7 Peg { 07.29.14 at 1:58 pm }

My sister and her husband died. I adopted two of her children. People call me a saint. Wow, what would they have said if I had adopted the other two (heavy sarcasm). I’m not a saint. Multiple times during the day I wish our old life back as the girls scream at each other and demand so much attention. Many mornings I lie in bed and wish I didn’t have to get up and face the day but I do because people depend on me and what’s the alternative? Does this make me brave? I don’t think so. I think life is a lot more complicated than that, but I do think it makes people feel better to apply the platitudes rather than hear or accept another person’s reality which may be really hard (dealing with grief, infertility, etc.). Thoughtful post. I think I may read the book, sounds interesting.

8 fifi { 07.29.14 at 5:07 pm }

Shortly after our 3rd ivf failed, my husband called me “strong” and I told him he was insane, I had never felt so weak and most days I felt like crawling into bed and never getting out. And he said “but you don’t.”
So I don’t know. It seems like low expectations, to see getting out of bed as an act of bravery. But damnit if some days it felt like that.

9 MissingNoah { 07.29.14 at 5:44 pm }

I struggled with this a lot after Noah died. Being called “brave” or “strong”. I hated when people told me that I was stronger than they were. That if they were in my shoes they wouldn’t be able to keep going. I hated it, because I always felt like they were saying they loved their kids more, and would therefore grieve harder. I felt like they were saying that by leaving the house I was saying I was ok with his death.

It is one of the “things people say” that I hated the most. I’m sure they would have been horrified to hear how I saw their comments. But it is what it is.

10 ANDMom { 07.29.14 at 6:59 pm }

I think “strong” is a better word than “brave” or “courageous”, but still not really quite right. I agree with fifi that it seems like low expectations to commend everyone who gets out of bed in the morning if something bad has happened – when did we become such a soft society that it seems *notable*? It wasn’t that long ago that infertility (among countless other diseases and conditions) was untreatable, that death was a much more common feature of life (even/especially among infants and children), and I really don’t see people of our grandparents’ generation thinking anyone is special for living life when something bad happens.

There’s still *something* there, it does take a certain amount of something to do what needs doing, to live up to your responsibilities even when you feel like you had to actively make the choice to live instead of let yourself slip away. But I’m not sure what that word is.

11 Cristy { 07.29.14 at 10:47 pm }

The comments for this post really have me thinking.

I’m with you, as I do think it takes a certain amount of strength to pick oneself up and continue living in the face a tragedy. But I also agree with some commenters that the times I’ve been called “brave” or “strong” have made me question the person saying them. Because I felt so far from either of those descriptions and in some cases it made me feel worse as it felt like I was somehow in the wrong for trying to live te way I was. I guess what it comes down to is understanding both sides of this coin.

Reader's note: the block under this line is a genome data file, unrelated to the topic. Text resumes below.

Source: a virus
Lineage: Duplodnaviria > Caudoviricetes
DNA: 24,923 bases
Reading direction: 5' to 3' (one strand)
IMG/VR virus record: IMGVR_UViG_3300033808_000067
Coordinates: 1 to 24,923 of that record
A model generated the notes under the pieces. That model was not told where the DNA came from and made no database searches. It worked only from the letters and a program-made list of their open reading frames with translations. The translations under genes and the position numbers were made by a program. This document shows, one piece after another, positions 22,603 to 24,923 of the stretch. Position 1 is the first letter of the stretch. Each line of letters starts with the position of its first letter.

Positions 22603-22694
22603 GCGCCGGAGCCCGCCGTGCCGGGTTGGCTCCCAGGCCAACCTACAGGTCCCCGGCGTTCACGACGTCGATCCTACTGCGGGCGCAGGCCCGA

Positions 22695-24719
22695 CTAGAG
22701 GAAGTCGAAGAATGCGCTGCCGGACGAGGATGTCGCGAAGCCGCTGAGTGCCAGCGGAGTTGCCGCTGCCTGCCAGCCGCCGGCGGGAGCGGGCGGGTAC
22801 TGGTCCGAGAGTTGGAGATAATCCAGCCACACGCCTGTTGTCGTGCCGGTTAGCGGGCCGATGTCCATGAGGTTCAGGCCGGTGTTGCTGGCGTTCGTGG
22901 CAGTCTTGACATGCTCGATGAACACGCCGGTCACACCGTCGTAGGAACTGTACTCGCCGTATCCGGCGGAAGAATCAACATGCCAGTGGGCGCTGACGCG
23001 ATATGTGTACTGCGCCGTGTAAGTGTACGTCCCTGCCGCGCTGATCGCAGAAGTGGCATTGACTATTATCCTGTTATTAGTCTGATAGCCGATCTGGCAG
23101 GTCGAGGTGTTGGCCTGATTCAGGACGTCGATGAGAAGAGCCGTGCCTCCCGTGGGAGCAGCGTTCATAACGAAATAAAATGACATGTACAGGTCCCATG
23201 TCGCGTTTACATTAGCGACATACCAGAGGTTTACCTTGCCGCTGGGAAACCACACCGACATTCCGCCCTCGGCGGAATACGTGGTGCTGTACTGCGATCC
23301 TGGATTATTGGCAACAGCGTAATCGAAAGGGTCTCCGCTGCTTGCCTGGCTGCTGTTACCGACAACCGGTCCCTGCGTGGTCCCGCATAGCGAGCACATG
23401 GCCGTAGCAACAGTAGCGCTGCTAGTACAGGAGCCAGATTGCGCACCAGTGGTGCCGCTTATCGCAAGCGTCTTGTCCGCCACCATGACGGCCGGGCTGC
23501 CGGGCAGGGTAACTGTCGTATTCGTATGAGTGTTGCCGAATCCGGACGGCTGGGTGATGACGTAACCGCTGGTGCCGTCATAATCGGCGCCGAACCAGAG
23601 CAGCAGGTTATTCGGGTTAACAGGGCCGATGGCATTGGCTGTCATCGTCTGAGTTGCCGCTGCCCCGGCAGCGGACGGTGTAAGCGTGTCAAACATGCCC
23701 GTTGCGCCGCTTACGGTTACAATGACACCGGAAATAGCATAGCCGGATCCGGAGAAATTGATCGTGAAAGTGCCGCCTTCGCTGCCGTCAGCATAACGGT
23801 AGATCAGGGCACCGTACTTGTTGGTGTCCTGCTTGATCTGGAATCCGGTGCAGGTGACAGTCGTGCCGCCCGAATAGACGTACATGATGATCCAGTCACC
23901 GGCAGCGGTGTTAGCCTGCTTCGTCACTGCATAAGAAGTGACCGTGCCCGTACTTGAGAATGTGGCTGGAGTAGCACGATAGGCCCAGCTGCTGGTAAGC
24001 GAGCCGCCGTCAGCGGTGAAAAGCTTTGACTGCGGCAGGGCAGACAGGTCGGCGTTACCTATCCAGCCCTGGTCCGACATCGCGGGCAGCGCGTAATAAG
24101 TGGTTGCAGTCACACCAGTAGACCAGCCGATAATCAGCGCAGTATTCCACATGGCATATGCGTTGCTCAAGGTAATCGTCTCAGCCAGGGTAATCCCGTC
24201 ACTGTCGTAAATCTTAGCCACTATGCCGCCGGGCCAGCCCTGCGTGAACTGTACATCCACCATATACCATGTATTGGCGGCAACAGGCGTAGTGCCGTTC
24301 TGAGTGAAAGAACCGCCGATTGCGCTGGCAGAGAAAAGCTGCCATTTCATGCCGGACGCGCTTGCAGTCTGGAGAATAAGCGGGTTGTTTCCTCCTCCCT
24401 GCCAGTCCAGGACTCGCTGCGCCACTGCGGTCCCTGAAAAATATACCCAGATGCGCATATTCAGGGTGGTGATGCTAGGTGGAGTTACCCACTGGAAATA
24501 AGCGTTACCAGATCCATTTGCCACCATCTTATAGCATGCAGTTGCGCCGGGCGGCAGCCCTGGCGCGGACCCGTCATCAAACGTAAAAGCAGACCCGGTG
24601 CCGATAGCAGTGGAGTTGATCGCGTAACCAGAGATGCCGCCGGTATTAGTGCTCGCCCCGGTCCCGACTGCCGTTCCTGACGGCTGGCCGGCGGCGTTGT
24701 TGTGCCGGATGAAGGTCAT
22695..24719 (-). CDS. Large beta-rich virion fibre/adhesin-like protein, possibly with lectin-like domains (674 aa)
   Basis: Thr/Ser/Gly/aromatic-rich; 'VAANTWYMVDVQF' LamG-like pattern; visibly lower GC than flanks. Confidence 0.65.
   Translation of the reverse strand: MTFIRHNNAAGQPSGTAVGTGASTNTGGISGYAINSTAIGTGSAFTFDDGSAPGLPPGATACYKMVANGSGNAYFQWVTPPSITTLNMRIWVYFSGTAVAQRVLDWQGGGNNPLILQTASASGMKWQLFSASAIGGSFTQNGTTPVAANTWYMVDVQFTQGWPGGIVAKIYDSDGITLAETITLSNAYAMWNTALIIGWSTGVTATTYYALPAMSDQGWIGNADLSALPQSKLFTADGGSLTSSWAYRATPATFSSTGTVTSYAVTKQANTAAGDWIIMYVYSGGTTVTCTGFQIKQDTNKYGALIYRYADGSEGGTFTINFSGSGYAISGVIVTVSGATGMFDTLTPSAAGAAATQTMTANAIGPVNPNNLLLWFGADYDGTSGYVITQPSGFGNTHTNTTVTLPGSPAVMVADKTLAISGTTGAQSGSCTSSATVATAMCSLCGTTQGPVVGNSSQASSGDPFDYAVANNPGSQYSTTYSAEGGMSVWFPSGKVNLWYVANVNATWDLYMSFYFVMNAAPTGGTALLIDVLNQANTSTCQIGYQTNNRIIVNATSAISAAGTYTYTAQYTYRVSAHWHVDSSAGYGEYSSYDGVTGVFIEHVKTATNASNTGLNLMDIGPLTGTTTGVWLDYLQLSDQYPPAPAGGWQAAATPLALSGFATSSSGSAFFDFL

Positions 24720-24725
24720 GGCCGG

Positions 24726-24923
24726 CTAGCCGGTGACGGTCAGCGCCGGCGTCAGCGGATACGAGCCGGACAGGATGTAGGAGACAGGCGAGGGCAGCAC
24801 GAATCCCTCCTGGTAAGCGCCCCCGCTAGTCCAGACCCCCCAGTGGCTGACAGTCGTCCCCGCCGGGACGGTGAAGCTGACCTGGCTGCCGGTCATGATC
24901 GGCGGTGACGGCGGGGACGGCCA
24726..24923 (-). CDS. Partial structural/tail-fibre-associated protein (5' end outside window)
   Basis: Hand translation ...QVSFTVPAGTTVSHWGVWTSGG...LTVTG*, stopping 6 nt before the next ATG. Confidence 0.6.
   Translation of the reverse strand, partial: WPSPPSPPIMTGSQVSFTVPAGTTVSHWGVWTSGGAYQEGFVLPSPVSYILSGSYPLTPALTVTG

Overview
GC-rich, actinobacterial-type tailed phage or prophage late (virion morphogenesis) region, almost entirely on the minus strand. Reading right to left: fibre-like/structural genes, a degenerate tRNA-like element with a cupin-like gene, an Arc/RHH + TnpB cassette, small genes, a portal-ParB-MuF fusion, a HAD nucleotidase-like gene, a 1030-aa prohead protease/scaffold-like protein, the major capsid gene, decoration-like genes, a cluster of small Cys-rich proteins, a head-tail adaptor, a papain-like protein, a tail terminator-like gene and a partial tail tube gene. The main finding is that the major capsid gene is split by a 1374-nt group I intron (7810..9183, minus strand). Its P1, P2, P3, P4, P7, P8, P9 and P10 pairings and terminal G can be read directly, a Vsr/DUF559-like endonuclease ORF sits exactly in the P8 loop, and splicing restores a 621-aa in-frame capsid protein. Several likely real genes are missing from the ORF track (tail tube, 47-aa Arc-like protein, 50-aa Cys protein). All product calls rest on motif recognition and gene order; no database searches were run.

Thanks for the thoughtful post.

12 Tiara { 07.30.14 at 10:27 am }

Wow, very thought provoking post…& the comments too. Do we ever FEEL brave when we’re BEING brave? I think realizing courage is a bit of a hindsight thing…when you look back you can see how brave you were to get out of bed, to face going into the world with the pregnant bellies & the newborns, but in the moment, you just do it.

13 Mali { 07.30.14 at 11:50 pm }

Great post and comments.

I don’t like the sloppy writing of the author – “Courage is only possible when you choose to do something. I didn’t choose to lose him.”

She’s not being called brave because she lost her son. Argh. She’s being called brave because of what she chooses to do afterwards. It may seem as if there is no option but to be brave, but there are always choices, as others have said.

I think there are two sides to the “brave” thing. Often when we do things after a trauma we don’t feel brave, because we’re comparing ourselves to what we were before. We feel broken and weak and terrified and trapped. But the truth is that we feel the fear, but we do it anyway. And to me, that is true bravery.

And when a person calls someone else brave, I think they are doing a number of things. They’re acknowledging how hard something can be to do, they’re acknowledging that the person is probably afraid, almost certainly doesn’t want to do that thing, and yet they are doing it anyway, in the face of their fear. And to me, those unspoken acknowledgements are the important things, not really the issue of bravery or not. Because acknowledging that something is hard, that it takes guts to do – even if that is simply getting out of bed and facing the day – means that there is a degree of understanding, of compassion, of empathy. So even if we don’t feel brave, if someone is telling us that we are, then they’re telling us a bit more than that. They’re going beyond the platitude, and letting us know we’re being heard.

14 Lori Lavender Luz { 07.31.14 at 9:34 am }

I wish I had more bandwidth to ponder the question.